Following consultation with an assembled team of experienced credit professionals and bankruptcy practitioners, NACM's Bankruptcy Work Group recently submitted its suggested changes to the U.S. Bankruptcy Code to staff members at the House Judiciary Committee.
Following the introduction of a bill to alter Title 11 of the Bankruptcy Code by Rep. Jerrold Nadler (D-NY) and at the request of Judiciary Committee counsel, NACM set to work on making suggestions how to make the Code more conducive to economic recovery. Nadler's bill is called the Business Reorganization and Job Preservation Act of 2009, H.R. 1942, and would eliminate a trade creditor's right to a 20-day administrative priority claim under Section 503(b)(9) of the Code, alter Section 366 on Utility Service, amend Section 365(d)(4) on the deadline to assume or reject nonresidential leases to favor retail debtors and reduce trade creditor reclamation rights by restoring Section 546(c) to the form it was in prior to the passage of the Bankruptcy Abuse Prevention and Consumer Protection Act (BAPCPA) in 2005.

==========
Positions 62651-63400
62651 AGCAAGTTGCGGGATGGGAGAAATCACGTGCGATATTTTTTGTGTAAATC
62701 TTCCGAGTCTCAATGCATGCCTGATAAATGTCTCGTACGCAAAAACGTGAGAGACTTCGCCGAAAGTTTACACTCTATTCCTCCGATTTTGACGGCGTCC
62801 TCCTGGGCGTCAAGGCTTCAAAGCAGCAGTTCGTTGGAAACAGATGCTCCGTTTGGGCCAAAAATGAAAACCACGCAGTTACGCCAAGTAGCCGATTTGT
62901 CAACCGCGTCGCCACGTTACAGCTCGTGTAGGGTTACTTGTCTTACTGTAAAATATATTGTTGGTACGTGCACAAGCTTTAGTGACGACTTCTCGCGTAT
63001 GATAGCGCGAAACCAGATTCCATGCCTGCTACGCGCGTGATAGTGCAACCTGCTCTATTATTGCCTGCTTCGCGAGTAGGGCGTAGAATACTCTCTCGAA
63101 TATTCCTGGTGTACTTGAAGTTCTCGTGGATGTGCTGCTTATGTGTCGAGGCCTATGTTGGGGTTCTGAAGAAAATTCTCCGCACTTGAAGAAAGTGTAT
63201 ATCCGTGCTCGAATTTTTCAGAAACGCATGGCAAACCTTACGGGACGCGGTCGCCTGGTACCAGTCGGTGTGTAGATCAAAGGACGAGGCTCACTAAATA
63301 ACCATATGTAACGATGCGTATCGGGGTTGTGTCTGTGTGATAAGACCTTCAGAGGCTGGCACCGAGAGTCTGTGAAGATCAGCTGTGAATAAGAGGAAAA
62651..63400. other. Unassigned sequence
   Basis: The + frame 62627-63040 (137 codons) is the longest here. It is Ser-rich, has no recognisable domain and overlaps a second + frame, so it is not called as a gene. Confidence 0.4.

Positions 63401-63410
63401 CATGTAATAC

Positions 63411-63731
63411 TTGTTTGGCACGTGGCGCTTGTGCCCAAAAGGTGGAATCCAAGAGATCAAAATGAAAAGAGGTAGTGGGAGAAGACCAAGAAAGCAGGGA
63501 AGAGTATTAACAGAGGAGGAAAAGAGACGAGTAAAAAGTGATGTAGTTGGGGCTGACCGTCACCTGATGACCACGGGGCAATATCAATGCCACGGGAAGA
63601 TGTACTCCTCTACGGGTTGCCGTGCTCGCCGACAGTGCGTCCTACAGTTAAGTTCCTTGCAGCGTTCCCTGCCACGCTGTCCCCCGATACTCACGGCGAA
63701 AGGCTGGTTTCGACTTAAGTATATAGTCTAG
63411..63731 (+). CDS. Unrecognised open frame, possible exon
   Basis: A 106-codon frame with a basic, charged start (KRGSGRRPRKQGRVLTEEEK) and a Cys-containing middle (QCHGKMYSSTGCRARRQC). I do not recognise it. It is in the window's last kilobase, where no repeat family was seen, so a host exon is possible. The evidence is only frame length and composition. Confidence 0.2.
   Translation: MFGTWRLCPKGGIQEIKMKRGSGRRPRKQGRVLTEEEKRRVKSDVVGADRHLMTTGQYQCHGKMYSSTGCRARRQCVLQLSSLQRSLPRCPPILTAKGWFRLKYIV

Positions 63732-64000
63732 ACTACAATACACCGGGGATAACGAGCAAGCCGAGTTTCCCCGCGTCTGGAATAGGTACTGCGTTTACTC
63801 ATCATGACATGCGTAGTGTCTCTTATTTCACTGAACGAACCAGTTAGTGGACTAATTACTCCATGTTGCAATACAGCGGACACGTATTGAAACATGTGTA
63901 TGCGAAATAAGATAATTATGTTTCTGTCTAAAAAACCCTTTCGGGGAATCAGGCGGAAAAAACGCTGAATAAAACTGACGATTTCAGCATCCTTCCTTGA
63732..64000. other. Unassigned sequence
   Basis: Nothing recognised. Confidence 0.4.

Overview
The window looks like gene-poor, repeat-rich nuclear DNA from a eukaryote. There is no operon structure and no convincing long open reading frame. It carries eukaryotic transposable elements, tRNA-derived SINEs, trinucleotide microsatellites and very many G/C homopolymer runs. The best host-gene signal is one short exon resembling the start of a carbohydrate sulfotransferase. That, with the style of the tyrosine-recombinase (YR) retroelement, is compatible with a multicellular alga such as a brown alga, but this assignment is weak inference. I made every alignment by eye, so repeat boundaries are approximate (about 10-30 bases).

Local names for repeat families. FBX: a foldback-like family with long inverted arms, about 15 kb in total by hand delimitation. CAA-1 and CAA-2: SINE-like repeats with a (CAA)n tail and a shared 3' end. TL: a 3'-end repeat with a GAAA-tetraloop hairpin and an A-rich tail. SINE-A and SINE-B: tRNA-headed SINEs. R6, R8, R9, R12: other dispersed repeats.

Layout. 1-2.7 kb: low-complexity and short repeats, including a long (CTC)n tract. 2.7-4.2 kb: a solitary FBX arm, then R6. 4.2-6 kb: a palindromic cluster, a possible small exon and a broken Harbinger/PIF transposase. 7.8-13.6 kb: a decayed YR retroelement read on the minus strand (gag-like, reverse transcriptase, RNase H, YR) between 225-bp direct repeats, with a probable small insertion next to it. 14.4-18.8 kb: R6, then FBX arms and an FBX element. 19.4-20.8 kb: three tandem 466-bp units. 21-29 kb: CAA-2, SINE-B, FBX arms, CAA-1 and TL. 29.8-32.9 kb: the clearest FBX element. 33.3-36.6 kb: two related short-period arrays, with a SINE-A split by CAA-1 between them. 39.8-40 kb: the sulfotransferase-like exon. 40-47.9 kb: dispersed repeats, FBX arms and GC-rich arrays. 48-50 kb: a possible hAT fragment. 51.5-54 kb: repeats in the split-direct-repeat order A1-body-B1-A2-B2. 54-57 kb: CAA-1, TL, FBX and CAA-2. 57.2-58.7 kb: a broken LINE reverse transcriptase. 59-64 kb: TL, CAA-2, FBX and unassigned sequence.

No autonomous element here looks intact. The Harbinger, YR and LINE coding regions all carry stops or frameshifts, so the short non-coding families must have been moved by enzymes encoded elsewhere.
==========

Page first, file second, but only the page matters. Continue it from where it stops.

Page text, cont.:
The Bankruptcy Work Group found several of these changes objectionable and, in its suggested language, improves administrative claim rights by providing for immediate payment of administrative claims filed under Section 503(b)(9), maintains current reclamation rights and preserves the BAPCPA's previous language on utility service rights. The suggested language also shifts the burden of proof in a preference claim from a creditor to a trustee, alters Section 366 on executory contracts to make it more favorable to unsecured creditors and changes sections dealing with venue to be more favorable to unsecured creditors in both preference cases and bankruptcy filings.
Overall, the new language submitted by the Bankruptcy Work Group aims to restore the balance between debtors and creditors as well as the balance between unsecured and secured creditors, which has been unfairly tipped toward secured debtors. Inclusion of this language in the Bankruptcy Code would also aim to make unsecured creditors more likely to extend financing to struggling businesses in their hour of need, hopefully enabling ailing debtors to maintain jobs and reorganize properly.
Stay tuned to NACM's eNews and Business Credit magazine for more updates!
Jacob Barron, NACM staff writer